GQ India|October 2019
The story of Greta Thunberg, now 16, has been much told, but rarely well. She is the Swedish schoolgirl who, in August last year, decided to school strike for climate and sparked a global movement – about 1.6 million people in 133 countries. The one who has covered Time magazine met Obama and been nominated for the Nobel Peace Prize. The one who has given speeches at the UN, Davos and the British parliament. The one who has become a symbol for a generation not being listened to by a generation that won’t have to suffer the consequences of not listening. We have ten years, she will often say in her speeches, to stave off a chain reaction that will forever alter the future of our planet. If we only start listening when she’s 26, it’ll already be too late.
All of this you can find on the internet. It’s only a google away – knock yourself out.
The question is, which version of the above is true? The cynical version has it that it is her parents who have pushed her into this, writing her speeches and pimping their daughter to promote their cause.
The optimistic version has it the other way around: that it’s her mother, Malena Ernman, who gave up her opera career for her daughter by agreeing to no longer fly. And how she did it not for the planet, but for her daughter, who was depressed, not eating, not talking, and for whom the cause became a path to recovery.
The truth, as it often tends to, lies somewhere in between.
The first thing Greta Thunberg tells GQ is what she’s had for breakfast. This isn’t a genuine question on our part – in fact, it’s a mic test – but the answer is telling. She ate bread “that was about to go off” with some hummus “that was about to go off too.”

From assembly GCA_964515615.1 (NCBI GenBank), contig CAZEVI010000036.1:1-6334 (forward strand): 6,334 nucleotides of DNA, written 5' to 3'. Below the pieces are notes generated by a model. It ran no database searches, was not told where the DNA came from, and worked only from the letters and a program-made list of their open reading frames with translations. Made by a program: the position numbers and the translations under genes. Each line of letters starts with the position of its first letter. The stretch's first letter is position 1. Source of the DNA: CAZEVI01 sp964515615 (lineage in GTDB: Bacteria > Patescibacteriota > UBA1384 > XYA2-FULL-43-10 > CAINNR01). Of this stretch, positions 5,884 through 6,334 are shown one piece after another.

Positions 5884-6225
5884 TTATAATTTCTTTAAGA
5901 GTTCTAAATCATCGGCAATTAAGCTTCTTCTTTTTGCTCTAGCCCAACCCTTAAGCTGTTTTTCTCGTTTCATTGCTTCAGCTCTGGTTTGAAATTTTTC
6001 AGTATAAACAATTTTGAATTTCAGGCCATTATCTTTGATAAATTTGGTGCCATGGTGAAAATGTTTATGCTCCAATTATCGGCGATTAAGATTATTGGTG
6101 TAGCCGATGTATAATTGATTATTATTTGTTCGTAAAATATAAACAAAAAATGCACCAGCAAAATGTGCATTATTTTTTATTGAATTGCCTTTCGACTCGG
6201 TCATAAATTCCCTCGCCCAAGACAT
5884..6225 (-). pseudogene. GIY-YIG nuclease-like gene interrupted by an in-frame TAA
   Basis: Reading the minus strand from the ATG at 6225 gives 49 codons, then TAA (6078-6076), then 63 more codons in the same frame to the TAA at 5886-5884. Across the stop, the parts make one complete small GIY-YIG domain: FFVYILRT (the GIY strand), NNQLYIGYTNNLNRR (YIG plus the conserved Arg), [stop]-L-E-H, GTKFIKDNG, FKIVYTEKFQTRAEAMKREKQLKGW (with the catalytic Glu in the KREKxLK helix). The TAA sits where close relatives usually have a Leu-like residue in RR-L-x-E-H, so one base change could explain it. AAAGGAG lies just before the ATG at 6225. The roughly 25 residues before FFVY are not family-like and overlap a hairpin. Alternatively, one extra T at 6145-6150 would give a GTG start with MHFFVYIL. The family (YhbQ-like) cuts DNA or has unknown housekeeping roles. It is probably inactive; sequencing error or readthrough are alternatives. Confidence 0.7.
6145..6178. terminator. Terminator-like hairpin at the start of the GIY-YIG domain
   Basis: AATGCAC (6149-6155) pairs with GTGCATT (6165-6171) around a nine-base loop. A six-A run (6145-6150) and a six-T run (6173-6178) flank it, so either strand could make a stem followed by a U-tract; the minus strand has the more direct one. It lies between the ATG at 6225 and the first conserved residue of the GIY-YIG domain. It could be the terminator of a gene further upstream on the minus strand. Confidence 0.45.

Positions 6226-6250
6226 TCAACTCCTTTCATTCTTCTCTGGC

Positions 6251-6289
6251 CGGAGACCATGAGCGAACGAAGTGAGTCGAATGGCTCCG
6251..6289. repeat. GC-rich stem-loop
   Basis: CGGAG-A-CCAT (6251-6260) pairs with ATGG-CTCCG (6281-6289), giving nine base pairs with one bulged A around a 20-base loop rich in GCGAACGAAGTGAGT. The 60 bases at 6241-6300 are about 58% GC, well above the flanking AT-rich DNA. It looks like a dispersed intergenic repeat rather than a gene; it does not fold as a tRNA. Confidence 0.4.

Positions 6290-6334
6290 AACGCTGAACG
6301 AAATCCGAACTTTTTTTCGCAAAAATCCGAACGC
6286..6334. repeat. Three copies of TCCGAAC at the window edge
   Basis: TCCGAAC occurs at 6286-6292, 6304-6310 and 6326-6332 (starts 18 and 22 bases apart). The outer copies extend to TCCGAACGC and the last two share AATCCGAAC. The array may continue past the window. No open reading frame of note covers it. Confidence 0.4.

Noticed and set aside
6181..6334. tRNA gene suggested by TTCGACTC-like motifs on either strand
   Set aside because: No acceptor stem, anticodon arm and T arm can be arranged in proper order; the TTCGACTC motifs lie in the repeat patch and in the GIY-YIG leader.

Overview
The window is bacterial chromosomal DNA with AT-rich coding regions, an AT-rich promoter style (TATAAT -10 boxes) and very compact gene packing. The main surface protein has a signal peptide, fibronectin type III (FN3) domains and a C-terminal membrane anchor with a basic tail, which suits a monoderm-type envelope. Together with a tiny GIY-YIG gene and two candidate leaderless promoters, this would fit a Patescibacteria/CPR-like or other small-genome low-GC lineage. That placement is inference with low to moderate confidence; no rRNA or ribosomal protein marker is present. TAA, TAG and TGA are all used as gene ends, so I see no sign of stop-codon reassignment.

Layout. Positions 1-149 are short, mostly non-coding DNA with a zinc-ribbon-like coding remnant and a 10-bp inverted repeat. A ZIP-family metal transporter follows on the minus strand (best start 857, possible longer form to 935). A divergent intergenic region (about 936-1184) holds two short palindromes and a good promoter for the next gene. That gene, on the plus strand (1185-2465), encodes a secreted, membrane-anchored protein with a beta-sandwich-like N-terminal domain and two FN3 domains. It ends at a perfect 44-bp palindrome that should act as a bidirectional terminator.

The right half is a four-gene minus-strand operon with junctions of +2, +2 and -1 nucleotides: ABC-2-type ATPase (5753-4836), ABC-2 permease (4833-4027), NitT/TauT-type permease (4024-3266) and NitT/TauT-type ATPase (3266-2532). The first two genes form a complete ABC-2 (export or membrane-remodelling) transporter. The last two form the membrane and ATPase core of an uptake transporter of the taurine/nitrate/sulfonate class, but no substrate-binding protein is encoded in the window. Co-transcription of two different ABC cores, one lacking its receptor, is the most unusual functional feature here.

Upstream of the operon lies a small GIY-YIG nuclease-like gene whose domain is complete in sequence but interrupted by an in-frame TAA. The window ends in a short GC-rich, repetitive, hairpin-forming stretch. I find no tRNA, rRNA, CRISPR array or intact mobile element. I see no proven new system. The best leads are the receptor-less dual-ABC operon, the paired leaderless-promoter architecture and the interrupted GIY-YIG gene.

Thunberg often credits her Asperger’s syndrome as her superpower rather than a setback: she sees the world more clearly. And so she can’t understand why we’re ignoring what should be the front page on every day’s papers. As she put it in a speech in Parliament Square in London on October 31, 2018, “I have Asperger’s syndrome and, to me, almost everything is black or white. I think, in many ways, that we autistic are the normal ones and the rest of the people are pretty strange. They keep saying that climate change is an existential threat and the most important issue of all. And yet, they just carry on like before.”
Hence the school strike for climate, refusing to fly and a breakfast that was about to go off. How was it? “It was OK,” she replies in her matter-of-fact way. “It filled me up.”
Food is partly how all this began. Thunberg is even smaller than you might suspect, child-slight and not yet five feet. She looks more like 12 than 16. This is the result of a bout of severe depression when she was 11 and a serious eating disorder that followed. In two months, she lost ten kilos and stopped talking.
Scenes From The Heart, the family’s memoir, mostly written by her mother, details their trauma. It’s a Tuesday morning in November 2014. Two months earlier, Thunberg had stopped eating. And so now, by the dining table, an A3 sheet hangs on the wall, on which they note what Thunberg eats, how much, how long it takes and how many bites it requires. They’ve begged, pleaded, bribed, cried and threatened, but have found a sort of stealth surveillance the best method. After breakfast, they write, “Breakfast: 1/3 banana. Time: 53 minutes”.
Time passes like this for a while. Hospital appointments and tests, counseling sessions. On the A3 sheet, they write things like “A banana. 25 minutes” and “An avocado with 25 grams of rice. 30 minutes”. Finally, she is given Sertraline for her depression and the long road back begins. The weight loss stops. They start to write things like “salmon” and “croquettes” on the sheet.
By the time she returns to school, there’s hope. But while Thunberg has always been a smart child – she has a photographic memory, can recite every world capital, can even name all the elements, though she struggles with the pronunciation – it’s the other children that prove to be the problem.
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